• Wind and solar capacity in Kenya are geographically concentrated. Wind and solar output in Kenya is geographically concentrated, with the Lake Turkana wind farm alone accounting for about 10% of Kenya’s total generation capacity. This can produce large swings in renewable output at a single location in the grid, which have to be compensated for to meet demand and ensure grid stability.

At present, Kenya’s hydropower resources play an important role in compensating for fluctuations in wind and solar generation, but hydro itself is vulnerable to erratic changes in weather patterns which affect precipitation levels.

Power supply adequacy is about more than generation capacity

Five of the eight major blackouts in Kenya in the last decade resulted from transmission failures, underscoring the extent to which generation capacity does not ensure reliable power supply [1]. Transmission is especially susceptible to being a single point of failure when it evacuates power from a single large generating station, as in the case of the Suswa – Loiyangalani line interconnecting the 310 MW Lake Turkana wind farm.

For better energy planning, leave excess capacity metrics behind

Simplistic excess capacity metrics can disrupt energy planning in important ways by:

  • Distorting consumer expectations for reliability. Industrial, commercial, and residential consumers who hear in the media that their country has ample generation capacity may be particularly disturbed and unprepared when their power cuts out. More nuanced communication about the real challenges of the power grid could help build support for appropriate policy action.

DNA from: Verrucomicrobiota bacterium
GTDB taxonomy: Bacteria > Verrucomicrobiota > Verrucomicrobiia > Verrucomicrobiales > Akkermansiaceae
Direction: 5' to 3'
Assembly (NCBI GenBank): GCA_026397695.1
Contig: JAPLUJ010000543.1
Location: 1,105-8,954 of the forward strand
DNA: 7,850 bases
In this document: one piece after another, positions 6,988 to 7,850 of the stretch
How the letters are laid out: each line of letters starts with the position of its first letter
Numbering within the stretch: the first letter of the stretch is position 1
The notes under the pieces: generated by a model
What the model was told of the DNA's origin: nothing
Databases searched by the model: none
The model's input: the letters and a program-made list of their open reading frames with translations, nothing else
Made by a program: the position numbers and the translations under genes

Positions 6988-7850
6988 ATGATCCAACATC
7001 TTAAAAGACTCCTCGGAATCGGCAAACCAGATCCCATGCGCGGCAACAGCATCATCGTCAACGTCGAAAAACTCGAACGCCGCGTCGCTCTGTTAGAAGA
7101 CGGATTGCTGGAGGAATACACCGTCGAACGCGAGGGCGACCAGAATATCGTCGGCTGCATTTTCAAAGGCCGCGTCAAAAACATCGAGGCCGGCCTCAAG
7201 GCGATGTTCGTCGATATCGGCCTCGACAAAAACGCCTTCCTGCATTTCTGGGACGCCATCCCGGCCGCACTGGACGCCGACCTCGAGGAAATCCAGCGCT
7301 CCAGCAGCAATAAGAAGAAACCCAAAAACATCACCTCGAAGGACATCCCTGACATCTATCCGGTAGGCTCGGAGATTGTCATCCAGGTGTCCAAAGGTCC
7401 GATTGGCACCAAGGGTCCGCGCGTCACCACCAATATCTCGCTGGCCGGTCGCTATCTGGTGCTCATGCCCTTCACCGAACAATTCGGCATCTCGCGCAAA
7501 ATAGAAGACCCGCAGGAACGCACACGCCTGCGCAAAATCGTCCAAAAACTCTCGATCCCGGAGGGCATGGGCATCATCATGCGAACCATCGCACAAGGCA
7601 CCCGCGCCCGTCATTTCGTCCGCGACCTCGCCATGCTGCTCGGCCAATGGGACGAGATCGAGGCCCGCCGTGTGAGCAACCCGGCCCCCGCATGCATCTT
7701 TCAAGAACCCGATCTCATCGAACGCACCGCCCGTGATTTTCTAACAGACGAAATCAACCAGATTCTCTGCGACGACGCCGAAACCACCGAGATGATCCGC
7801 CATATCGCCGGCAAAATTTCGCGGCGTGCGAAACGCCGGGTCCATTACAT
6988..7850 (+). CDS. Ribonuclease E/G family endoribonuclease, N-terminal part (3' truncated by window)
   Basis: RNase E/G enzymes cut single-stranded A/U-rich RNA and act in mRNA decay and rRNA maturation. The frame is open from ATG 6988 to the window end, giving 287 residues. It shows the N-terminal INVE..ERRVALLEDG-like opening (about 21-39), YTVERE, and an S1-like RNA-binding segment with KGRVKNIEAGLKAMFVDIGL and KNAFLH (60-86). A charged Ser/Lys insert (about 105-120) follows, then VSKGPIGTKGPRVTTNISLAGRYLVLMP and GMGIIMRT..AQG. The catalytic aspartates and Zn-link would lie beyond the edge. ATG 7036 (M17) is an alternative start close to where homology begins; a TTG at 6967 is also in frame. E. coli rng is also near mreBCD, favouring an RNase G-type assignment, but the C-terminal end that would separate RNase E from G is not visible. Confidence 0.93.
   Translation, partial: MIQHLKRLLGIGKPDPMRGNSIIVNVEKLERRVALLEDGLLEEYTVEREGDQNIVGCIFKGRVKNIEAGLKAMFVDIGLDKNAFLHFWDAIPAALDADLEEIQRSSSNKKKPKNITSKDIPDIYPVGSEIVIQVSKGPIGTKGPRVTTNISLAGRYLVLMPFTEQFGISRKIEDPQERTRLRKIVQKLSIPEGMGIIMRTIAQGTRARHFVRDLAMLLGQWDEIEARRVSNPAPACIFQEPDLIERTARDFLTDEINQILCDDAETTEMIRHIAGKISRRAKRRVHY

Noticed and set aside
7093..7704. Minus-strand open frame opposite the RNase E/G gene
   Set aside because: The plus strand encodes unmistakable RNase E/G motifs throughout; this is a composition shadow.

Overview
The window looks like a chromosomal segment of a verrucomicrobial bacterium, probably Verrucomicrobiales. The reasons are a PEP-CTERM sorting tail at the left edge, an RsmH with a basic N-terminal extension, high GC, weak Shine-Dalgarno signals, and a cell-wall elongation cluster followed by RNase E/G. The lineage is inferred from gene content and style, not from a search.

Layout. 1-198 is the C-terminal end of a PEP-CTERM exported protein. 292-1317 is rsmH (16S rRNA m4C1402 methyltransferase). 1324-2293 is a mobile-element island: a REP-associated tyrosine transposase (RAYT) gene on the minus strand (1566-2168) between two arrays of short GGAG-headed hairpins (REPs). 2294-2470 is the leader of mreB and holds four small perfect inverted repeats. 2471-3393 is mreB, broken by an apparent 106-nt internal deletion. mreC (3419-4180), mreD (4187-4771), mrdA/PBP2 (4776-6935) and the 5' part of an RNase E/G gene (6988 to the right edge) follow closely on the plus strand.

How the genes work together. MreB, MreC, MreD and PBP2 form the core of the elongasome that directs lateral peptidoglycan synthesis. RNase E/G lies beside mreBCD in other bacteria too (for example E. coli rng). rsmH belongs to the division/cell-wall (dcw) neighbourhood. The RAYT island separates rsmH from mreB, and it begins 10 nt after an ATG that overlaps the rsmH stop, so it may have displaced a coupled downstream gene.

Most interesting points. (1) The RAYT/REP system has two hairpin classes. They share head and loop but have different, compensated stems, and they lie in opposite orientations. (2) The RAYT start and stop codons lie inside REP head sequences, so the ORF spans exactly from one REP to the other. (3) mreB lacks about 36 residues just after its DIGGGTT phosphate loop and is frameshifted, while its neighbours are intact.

• Obscuring the need for dispatchable power. Lumping variable and dispatchable resources together in simplistic capacity metrics can lead policymakers, potential investors (including development agencies), and consumers to neglect the importance of achieving a mix of generation sources that can maintain reliability.
  • Undervaluing investment needs outside of generation. Investments in transmission and distribution are just as important as generation, particularly in a grid with high shares of intermittent renewables. A narrow focus on generation capacity can skew investment toward generation and lead policymakers (and development agencies) to declare victory prematurely.

Instead of relying on simplistic metrics such as excess capacity, governments need to holistically assess the obstacles to adequate and reliable power supply. These include deficiencies in transmission and distribution infrastructure, limited geographic and technological diversity of supply (including too few dispatchable resources for when wind and solar are absent), and unreliable fuel supply chains. Achieving total generating capacity that exceeds peak demand is a starting point, not the finish line.


  1. Lewis Waswa, Martin Kitetu, Mark Thurber, Murefu Barasa, Lily Odarno, and Steve Brick, “Reviewing the overcapacity claim: Insights from Kenya’s electricity sector,” The Electricity Journal 37, 2024,
  2. BP, Statistical Review of World Energy, 2022,
  3. Kenya Power and Lighting Company, Annual Report, 2022,
  4. Ministry of Energy and Petroleum of Kenya, Least cost power development plan 2022-2041,,projected%20demand%20at%20minimal%20cost.